With the bill, state lawmakers will effectively reach into local government coffers to buy political favor from voters — at least in part.
The legislation does not put the full burden of the tax cut on local governments. It requires the state to backfill about three quarters of lost property tax revenues to local governments for tax year 2023. Most of that money, however, will not come from the state budget.
The bill’s fiscal note explains, “[T]he projected FY 2022-23 TABOR surplus is expected to be sufficient to allow the full backfill amount to be refunded as a TABOR refund mechanism, with no impact on FY 2023-24 General Fund expenditures.”
Simply put, the backfill money will come out of future TABOR refunds. Or put differently, taxpayers will pay for their own property tax cut by giving up a portion of their tax refund, which the state constitution entitles them to receive without or without SB238.
Local governments will presumably absorb the full loss for 2024. Only $200 million of the property tax cut will come from the state’s General Fund.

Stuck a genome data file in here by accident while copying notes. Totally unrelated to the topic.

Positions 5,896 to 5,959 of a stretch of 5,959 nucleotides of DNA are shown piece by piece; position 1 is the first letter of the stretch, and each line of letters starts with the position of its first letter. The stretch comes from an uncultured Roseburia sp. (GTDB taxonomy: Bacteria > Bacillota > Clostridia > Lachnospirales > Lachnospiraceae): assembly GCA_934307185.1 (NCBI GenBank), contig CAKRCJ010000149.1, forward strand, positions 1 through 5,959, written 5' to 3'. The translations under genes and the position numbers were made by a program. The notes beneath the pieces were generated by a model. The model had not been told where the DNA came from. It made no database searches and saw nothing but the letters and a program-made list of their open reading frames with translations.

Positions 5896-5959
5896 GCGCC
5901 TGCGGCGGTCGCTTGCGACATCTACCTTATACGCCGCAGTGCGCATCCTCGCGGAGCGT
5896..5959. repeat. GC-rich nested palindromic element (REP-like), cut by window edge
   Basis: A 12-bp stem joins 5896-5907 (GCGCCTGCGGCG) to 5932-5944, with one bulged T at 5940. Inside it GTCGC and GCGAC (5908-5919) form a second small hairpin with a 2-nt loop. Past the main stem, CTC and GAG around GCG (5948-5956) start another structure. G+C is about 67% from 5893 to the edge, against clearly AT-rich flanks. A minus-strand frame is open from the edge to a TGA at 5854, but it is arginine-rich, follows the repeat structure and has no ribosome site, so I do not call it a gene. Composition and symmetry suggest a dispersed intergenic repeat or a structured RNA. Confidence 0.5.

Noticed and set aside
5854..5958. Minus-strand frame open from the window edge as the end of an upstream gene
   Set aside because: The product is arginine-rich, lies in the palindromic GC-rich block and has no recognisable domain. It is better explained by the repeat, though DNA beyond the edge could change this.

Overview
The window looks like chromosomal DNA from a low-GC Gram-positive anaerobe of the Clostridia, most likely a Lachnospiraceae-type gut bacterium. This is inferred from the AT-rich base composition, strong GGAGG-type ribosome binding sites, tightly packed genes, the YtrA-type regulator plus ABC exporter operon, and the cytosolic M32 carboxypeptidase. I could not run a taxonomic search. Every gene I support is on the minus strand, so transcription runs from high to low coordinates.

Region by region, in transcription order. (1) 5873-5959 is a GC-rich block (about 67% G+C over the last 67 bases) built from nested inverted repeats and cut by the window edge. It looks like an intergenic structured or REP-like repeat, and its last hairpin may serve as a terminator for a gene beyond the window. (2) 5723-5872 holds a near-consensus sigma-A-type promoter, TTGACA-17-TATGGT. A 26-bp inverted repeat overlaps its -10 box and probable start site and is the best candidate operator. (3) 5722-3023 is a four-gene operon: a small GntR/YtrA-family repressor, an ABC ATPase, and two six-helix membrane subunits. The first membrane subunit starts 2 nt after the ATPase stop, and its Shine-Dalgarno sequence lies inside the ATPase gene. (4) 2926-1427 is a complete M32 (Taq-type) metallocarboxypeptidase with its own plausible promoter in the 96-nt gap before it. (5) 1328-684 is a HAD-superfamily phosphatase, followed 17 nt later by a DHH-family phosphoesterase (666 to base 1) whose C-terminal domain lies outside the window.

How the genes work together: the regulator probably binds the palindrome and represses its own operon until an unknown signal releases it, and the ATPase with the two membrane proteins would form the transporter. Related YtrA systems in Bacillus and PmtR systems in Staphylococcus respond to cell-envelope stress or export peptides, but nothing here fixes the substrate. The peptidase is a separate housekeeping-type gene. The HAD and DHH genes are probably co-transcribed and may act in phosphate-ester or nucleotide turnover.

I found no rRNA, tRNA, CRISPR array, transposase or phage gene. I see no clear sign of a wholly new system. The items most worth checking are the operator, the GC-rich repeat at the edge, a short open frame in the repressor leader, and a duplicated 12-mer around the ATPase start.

At first glance, it appears that state lawmakers are savings Coloradans money by reducing property taxes. In truth, taxpayers and their local governments will pay for most of those “savings” while state politicians score one hundred percent of the political points.
Democrats introduced the bill to thwart Initiative #75, which if adopted by voters in November, would permanently restrain growth in property taxes. Under the SB238, property taxes would go back up in 2025 with no mechanism to prevent future increases.
This property tax ruse is not the only bunny legislators are pulling out of their hat this session.
$400 tax rebate
At the end of April, the governor called a press conference alongside colleagues in the legislature to announce $400 checks going out to every taxpayer this summer as part of their effort to save Coloradans money.
Citing inflation and the rising cost of living, Senate President Steve Fenberg (D-Boulder) took a political victory lap upon the announcement: “We’re helping Coloradans make ends meet during this challenging time by putting money directly back into their wallets.”